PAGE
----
Kentucky Court of Justice
Kentucky Supreme Court Justice William S. Cooper to retire June 30
FRANKFORT, Ky., June 21, 2006 -- After having served the Supreme Court of Kentucky since 1996, Justice William S. Cooper announced today that he will retire effective June 30, 2006. He represents the 2nd Supreme Court District, which is comprised of 14 counties in the mid-west region of Kentucky. Justice Cooper practiced law in Elizabethtown prior to serving as a circuit judge from 1979 to 1996. He was chief regional judge of the Green River Region during his last four years on the circuit bench.
Justice Cooper is a native of Elizabethtown, Ky., where he currently resides. He received both his bachelor's degree and juris doctor from the University of Kentucky where he graduated first in the law school class of 1970. He is a past president of the University of Kentucky Law Alumni Association and a 2001 inductee into the UK Law Alumni Hall of Fame.
He has served on numerous working committees including the Kentucky Council on Higher Education Subcommittee for Legal Education, the Committee on Justice and Corrections, and the Commission on Guardians ad Litem. He currently serves as chair of the Supreme Court Criminal Rules Committee and the Kentucky Evidence Rules Review Commission.
Justice Cooper is the author of several law journal articles and the Kentucky Instructions to Juries, Vol. 1 (Criminal). He was named a Charter Life Fellow of the Kentucky Bar Foundation in 1986 and received the 1992 Bar Center Award from the Kentucky Bar Association. He is an Air Force veteran and a member of the American Legion, Rotary International and the Knights of Columbus. His awards include the 1991 Community Service Award from the Knights of Columbus and the 1997 Hall of Fame Award from the Elizabethtown-Hardin County Chamber of Commerce.
Judicial Nominating Commission Process
The Judicial Nominating Commission will follow the process outlined in the Kentucky Constitution to fill the vacancies being created by Justice Cooper and Deputy Chief Justice Martin E. Johnstone of the 4th Supreme Court District, who announced earlier this month that he will also retire June 30. The executive secretary of the Judicial Nominating Commission will send a vacancy notice to all attorneys in the affected Supreme Court districts. Attorneys can recommend someone or nominate themselves. Once that occurs, the individuals interested in the position return a questionnaire to the Office of Chief Justice. The Chief Justice of Kentucky will meet with the Judicial Nominating Commission to choose three nominees. When filling vacancies created by appellate judges, the Judicial Nominating Commission is comprised of members statewide.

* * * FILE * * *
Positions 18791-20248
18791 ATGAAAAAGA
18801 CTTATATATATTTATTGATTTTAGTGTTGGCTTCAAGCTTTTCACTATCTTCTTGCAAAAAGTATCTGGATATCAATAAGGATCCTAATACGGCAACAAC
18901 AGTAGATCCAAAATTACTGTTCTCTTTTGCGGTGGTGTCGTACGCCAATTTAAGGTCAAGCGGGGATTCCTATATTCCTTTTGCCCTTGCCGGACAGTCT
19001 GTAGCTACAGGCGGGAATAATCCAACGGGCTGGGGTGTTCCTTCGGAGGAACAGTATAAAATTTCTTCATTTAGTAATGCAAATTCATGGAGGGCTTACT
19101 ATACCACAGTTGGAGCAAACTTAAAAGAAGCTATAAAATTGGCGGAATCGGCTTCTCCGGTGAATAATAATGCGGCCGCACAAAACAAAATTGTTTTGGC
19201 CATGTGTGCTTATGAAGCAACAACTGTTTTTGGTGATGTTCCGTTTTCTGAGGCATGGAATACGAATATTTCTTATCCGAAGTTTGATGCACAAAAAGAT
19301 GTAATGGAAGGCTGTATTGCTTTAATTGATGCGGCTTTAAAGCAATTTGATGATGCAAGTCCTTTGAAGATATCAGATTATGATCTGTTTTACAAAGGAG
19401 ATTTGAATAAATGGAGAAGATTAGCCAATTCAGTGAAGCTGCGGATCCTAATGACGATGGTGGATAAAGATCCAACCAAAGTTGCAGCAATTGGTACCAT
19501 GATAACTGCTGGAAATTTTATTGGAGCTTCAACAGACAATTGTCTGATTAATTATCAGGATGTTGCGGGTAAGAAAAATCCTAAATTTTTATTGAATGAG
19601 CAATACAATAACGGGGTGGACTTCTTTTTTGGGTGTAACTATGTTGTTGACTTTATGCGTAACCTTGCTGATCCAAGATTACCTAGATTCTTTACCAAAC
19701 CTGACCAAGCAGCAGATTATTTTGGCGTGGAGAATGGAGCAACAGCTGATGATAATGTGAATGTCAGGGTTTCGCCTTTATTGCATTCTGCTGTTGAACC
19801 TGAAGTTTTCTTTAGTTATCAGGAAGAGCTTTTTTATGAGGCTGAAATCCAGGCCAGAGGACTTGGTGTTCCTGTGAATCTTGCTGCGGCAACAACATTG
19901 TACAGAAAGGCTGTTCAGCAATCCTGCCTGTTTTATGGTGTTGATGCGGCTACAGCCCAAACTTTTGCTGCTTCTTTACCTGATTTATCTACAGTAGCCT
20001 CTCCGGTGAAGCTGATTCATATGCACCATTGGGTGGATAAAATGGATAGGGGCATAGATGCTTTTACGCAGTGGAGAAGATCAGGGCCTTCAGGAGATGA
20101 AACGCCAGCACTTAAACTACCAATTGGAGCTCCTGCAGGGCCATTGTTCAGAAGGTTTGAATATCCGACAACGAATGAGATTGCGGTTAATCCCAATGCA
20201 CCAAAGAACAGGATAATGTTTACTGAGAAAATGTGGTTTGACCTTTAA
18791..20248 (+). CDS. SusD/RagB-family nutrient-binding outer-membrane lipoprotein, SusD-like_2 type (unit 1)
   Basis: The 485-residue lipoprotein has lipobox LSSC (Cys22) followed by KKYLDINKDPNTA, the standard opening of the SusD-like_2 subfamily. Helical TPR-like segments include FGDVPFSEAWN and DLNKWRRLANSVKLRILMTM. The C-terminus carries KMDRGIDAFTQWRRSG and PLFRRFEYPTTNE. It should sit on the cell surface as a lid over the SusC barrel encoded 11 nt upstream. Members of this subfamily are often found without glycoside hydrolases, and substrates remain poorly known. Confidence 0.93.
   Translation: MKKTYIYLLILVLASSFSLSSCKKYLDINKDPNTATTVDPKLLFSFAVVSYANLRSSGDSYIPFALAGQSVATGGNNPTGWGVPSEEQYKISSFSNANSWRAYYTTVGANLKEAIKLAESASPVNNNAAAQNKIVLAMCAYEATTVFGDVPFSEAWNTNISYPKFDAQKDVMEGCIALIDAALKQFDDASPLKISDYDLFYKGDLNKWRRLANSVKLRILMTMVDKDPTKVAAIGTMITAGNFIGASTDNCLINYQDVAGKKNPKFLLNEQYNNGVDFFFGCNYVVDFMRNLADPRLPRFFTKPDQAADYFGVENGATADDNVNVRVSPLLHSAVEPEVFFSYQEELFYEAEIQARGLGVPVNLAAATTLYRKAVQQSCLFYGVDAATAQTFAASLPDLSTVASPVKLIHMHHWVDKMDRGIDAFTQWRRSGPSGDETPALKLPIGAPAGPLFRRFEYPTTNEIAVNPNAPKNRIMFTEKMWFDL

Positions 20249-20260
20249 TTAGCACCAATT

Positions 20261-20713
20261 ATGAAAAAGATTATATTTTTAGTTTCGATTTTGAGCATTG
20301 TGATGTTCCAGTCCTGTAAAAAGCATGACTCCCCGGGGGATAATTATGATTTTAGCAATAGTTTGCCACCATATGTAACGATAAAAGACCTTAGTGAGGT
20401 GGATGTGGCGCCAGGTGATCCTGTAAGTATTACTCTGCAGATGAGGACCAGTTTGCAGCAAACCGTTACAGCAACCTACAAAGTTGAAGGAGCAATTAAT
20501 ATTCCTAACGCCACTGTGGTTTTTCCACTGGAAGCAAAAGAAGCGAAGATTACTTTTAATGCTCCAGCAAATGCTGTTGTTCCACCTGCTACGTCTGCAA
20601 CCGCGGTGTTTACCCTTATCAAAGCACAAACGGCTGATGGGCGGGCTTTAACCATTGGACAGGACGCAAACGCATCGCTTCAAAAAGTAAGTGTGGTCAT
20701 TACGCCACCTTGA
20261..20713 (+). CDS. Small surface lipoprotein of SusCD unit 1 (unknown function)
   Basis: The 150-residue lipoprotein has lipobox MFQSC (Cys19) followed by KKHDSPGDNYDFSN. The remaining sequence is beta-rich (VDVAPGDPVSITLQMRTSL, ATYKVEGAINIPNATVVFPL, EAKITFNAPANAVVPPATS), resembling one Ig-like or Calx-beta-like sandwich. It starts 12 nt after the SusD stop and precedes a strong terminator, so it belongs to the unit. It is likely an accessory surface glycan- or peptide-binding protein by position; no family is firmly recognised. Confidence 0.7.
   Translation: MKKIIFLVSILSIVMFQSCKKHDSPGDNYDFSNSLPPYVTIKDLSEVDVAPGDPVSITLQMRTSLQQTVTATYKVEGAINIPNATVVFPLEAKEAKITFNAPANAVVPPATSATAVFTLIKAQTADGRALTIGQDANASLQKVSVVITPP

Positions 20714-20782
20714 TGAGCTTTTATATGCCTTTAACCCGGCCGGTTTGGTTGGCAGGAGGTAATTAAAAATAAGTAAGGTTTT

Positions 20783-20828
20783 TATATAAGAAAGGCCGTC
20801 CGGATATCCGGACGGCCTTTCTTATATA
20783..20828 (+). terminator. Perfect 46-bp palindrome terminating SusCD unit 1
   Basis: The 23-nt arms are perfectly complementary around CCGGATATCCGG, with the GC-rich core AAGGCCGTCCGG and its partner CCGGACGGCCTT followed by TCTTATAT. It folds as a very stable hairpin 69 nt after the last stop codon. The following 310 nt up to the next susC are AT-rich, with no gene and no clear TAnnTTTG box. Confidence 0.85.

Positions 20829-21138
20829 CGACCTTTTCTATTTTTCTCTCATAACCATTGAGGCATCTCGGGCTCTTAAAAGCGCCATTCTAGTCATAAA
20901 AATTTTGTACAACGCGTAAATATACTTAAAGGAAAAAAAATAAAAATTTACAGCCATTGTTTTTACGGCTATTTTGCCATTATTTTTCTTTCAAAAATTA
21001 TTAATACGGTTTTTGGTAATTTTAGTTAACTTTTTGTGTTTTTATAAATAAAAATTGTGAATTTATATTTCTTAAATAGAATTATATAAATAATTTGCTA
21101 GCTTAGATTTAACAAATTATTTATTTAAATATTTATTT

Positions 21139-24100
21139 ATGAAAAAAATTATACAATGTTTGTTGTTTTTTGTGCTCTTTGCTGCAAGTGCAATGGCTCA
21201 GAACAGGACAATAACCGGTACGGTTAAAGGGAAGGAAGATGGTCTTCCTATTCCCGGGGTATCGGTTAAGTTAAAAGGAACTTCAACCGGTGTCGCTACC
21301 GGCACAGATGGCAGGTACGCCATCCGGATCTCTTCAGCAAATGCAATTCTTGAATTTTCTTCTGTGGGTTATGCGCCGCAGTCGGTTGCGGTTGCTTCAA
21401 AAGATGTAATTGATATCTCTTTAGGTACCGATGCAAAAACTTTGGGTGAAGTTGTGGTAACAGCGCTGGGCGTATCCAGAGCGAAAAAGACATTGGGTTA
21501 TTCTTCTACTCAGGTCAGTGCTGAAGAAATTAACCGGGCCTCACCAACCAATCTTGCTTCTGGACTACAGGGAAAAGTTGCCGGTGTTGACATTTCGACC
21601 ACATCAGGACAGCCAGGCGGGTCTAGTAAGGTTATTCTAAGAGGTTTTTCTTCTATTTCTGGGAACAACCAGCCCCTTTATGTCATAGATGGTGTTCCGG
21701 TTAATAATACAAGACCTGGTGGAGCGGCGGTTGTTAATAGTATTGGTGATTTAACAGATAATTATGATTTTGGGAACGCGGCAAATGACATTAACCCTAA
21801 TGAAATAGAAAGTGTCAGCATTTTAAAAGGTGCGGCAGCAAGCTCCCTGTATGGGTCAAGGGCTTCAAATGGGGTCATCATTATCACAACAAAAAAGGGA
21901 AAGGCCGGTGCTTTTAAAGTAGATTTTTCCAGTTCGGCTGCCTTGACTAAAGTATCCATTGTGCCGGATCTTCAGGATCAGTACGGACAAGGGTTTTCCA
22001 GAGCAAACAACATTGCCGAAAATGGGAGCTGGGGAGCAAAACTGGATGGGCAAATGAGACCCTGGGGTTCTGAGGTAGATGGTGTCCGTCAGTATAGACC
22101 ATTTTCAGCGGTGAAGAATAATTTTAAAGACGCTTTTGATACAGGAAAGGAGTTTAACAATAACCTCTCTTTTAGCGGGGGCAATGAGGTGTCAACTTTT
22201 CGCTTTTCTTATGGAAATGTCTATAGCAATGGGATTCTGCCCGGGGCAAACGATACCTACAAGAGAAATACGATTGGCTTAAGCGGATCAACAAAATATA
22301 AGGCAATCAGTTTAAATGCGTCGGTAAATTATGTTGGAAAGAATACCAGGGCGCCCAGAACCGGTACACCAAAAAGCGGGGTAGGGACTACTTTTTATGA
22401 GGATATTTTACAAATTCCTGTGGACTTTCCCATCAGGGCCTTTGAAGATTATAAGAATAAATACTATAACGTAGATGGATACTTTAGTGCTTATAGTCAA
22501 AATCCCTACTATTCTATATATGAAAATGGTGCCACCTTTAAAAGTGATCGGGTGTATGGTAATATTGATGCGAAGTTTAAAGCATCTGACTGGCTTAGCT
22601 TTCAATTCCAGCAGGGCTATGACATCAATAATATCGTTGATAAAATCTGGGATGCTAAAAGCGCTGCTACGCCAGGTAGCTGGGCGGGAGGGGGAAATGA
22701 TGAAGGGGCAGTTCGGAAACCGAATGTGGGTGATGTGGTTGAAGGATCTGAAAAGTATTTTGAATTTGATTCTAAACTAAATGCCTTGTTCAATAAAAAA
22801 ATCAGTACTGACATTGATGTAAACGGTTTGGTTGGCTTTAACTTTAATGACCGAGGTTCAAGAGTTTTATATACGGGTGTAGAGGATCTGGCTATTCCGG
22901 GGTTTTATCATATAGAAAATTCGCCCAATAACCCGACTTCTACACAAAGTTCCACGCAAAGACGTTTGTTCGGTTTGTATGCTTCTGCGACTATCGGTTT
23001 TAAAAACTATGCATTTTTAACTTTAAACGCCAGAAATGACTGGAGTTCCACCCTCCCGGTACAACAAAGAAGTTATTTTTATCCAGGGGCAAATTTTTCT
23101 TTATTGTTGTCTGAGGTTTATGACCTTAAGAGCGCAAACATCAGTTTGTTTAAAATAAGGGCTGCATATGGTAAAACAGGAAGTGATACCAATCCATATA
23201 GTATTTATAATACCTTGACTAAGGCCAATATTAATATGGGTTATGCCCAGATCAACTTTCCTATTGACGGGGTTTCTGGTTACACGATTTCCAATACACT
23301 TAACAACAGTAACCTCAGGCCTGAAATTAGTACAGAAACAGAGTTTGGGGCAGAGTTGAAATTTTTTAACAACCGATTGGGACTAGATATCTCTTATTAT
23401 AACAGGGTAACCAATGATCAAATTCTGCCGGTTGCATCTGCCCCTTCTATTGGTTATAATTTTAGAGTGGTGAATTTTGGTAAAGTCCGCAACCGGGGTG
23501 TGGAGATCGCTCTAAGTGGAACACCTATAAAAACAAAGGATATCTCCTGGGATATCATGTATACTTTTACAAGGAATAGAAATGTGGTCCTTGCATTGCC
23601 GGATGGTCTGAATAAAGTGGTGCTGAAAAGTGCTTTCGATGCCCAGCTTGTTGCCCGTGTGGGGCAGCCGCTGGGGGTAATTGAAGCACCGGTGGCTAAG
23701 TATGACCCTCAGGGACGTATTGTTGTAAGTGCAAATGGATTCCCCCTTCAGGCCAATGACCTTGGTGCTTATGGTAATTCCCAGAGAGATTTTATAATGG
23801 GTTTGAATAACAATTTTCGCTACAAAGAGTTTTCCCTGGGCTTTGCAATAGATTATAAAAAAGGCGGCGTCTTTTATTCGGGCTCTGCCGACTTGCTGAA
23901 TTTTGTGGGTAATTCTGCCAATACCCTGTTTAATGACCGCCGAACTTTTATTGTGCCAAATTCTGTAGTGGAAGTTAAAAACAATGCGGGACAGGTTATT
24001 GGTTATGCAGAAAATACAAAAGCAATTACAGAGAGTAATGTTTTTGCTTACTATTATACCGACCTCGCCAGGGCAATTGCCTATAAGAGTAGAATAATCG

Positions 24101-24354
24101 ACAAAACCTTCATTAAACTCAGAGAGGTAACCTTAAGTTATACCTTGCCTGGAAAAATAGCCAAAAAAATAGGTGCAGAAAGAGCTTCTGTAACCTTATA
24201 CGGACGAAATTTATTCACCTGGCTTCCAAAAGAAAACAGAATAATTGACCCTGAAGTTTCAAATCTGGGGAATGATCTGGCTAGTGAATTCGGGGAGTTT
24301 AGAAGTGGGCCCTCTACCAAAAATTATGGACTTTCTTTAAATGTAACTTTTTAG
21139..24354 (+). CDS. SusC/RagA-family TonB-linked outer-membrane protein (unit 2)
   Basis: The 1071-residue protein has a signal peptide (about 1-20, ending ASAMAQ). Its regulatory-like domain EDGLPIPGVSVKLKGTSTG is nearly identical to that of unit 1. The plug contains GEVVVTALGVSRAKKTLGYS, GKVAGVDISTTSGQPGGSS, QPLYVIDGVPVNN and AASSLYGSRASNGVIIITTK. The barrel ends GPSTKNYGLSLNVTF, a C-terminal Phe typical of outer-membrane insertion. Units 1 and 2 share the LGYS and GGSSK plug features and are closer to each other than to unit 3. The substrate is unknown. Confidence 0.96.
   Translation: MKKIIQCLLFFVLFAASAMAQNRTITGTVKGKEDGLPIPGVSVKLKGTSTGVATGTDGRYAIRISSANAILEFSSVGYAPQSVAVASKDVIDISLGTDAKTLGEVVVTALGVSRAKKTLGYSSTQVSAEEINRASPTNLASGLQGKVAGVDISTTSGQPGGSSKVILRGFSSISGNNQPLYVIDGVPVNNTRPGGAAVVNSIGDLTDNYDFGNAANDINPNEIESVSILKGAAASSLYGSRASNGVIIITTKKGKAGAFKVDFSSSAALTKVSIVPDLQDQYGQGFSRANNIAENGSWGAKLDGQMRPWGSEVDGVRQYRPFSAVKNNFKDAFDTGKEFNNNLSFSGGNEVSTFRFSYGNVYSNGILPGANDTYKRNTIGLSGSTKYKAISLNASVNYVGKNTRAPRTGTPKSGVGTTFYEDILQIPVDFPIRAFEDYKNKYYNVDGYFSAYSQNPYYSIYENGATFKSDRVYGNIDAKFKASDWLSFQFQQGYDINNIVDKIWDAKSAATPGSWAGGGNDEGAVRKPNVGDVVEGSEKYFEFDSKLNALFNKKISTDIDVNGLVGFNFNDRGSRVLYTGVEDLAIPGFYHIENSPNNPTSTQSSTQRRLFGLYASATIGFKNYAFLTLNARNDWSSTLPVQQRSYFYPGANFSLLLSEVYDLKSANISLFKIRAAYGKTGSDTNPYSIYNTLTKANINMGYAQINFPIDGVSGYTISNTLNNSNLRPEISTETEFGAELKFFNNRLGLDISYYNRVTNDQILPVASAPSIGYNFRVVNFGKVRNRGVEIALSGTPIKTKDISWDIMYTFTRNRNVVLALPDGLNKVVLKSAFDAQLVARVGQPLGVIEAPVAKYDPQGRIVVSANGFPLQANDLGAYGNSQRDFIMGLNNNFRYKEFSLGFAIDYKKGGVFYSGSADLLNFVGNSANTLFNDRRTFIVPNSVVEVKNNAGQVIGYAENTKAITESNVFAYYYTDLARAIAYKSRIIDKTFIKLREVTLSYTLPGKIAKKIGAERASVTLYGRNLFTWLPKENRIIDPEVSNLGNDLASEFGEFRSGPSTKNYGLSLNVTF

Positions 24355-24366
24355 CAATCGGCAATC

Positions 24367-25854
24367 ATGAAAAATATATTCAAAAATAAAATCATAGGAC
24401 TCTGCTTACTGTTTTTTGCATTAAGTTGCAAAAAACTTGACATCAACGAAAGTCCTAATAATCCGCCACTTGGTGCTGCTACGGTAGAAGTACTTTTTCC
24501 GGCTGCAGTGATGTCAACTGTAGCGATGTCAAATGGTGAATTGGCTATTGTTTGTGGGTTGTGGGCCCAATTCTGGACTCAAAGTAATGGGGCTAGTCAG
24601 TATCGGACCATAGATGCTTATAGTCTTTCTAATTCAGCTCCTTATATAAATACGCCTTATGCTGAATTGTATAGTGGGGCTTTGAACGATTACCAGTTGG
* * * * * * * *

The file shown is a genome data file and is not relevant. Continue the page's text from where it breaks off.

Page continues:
The names of the applicants are not released. However, once the Judicial Nominating Commission has determined the names of the three finalists to be sent to the governor for selection, the names are made available to the public and the media. The credentials of these three nominees are sent to Gov. Ernie Fletcher for review. When the governor appoints the replacement, his office makes the announcement. The Judicial Nominating Commission is scheduled to meet June 26 regarding candidates for Justice Johnstone's position and in mid-July for Justice Cooper's position.
The Supreme Court is the state court of last resort and the final interpreter of Kentucky law. Seven justices sit on the Supreme Court and all seven justices rule on appeals that come before the court. The justices are elected from seven appellate districts and serve eight-year terms. The Supreme Court may order a ruling or opinion to be “published,” which means that the ruling becomes the case law governing all similar cases in the future in Kentucky.